Jury Orders Donald Trump to Pay $126 Million in Defamation Case

Image source: 9 News

In a significant legal development, a jury has ruled that former President Donald Trump must pay a substantial $126 million in damages for defamation to advice columnist E. Jean Carroll. The decision comes as a result of Carroll’s claims that Trump harmed her reputation by labeling her a liar after she accused him of sexual assault.

The verdict was delivered by a seven-man, two-woman jury, and Trump, who had been present during the trial, left the courtroom abruptly during closing arguments by Carroll’s lawyer. Carroll, visibly pleased, received the news with a smile, while Trump, who had already left the building in his motorcade, dismissed the decision as “absolutely ridiculous” in a subsequent statement. He expressed his intention to appeal, asserting that the legal system was being wielded as a political weapon.

This marks the second time within nine months that a jury has rendered a verdict related to Carroll’s allegations of a violent encounter with Trump in 1996. In May, a different jury awarded Carroll $5 million, finding Trump responsible for sexually abusing her and defaming her by claiming she fabricated the assault. Trump, who skipped the first trial, later regretted not attending and insisted on testifying in the second trial. However, his time on the witness stand was limited, and he left the court, stating, “this is not America.”

Carroll’s legal team had sought $24 million in compensatory damages, along with a high punitive award. The jury in this case was tasked with determining the amount Trump should pay for two statements he made during his presidency, responding to reporters’ questions after excerpts from Carroll’s memoir were published. Importantly, the jury was not asked to reconsider whether the alleged sexual assault had occurred.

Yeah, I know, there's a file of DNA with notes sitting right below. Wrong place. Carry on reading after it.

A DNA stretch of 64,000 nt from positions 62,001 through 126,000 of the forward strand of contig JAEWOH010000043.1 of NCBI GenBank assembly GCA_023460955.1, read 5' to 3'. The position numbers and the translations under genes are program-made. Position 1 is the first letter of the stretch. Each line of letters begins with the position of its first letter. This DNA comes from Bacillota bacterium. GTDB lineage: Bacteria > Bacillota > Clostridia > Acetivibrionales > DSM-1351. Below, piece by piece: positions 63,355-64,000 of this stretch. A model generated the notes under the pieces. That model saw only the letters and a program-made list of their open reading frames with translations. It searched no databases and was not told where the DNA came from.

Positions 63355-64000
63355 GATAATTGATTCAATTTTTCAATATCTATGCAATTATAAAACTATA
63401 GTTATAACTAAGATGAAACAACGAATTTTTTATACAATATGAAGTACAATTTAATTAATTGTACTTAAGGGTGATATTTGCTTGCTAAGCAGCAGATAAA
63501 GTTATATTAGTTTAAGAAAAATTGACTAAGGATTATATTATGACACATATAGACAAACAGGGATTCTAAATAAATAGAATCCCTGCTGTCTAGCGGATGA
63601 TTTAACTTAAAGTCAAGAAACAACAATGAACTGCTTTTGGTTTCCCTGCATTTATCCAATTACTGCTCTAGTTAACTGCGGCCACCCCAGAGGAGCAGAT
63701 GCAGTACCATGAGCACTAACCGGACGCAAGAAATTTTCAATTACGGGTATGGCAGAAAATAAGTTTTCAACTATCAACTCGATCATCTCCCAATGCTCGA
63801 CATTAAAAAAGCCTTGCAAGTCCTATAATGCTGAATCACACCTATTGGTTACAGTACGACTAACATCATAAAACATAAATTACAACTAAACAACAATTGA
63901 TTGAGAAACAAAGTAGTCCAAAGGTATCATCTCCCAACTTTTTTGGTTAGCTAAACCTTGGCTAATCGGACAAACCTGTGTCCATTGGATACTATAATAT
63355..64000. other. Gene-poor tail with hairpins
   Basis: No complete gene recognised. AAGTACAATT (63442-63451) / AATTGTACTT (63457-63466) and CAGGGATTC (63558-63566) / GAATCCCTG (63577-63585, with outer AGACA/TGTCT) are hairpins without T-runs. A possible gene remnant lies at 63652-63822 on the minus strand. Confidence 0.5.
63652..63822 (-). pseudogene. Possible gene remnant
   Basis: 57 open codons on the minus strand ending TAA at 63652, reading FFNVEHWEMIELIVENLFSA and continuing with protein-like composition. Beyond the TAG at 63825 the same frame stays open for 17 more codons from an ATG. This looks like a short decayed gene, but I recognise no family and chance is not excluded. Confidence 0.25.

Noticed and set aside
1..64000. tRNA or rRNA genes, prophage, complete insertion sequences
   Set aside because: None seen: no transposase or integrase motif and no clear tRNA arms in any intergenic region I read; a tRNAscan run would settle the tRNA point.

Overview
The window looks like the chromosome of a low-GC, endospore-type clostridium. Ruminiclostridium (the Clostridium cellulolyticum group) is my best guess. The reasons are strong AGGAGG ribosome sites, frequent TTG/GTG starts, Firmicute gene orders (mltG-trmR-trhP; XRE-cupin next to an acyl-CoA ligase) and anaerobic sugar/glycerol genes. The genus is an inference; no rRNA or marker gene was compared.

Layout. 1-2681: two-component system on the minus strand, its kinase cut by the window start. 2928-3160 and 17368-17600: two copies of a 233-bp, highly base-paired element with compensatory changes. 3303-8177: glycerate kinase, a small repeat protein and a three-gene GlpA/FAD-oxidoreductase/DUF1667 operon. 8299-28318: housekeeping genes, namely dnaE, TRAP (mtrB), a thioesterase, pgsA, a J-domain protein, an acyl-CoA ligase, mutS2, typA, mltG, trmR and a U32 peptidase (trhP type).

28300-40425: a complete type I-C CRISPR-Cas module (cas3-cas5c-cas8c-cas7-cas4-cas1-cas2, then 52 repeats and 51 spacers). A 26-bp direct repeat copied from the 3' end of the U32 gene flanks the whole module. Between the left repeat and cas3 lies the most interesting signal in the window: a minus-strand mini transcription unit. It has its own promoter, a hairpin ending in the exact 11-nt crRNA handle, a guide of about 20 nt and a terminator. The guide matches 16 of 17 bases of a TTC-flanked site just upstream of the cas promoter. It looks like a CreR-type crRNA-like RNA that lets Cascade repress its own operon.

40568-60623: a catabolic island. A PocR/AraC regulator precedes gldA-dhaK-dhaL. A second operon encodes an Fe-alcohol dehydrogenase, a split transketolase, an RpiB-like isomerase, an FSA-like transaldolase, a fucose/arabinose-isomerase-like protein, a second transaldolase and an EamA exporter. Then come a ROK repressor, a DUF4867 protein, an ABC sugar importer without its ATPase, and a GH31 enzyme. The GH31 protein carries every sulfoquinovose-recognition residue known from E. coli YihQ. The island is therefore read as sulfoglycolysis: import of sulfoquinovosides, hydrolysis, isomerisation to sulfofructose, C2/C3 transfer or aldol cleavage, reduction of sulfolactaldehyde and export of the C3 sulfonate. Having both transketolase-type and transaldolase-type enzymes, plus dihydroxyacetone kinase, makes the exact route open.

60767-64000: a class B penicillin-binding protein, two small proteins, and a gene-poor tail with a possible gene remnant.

As Trump navigates the legal challenges, including this defamation case, he continues his pursuit of the Republican presidential nomination for a third consecutive time. Despite the lack of evidence suggesting interference from President Joe Biden or the White House in these legal matters, Trump has framed the proceedings as indicative of a politicized legal system, resonating with his staunch supporters who view the cases skeptically.

Carroll, who testified that Trump’s public statements had led to death threats, sought not only financial compensation but also to restore her damaged reputation. Trump’s lawyer argued against any damages, contending that Carroll had benefited financially and gained the fame she desired through her accusations.

The trial unfolded with dramatic moments, including Trump’s abrupt departure from the courtroom and confrontations with the judge. Throughout the proceedings, Trump sought to portray himself as a victim of a “witch hunt” and a “con job.” The jury’s decision adds another layer to the legal challenges faced by the former president as he navigates his political ambitions and legal vulnerabilities.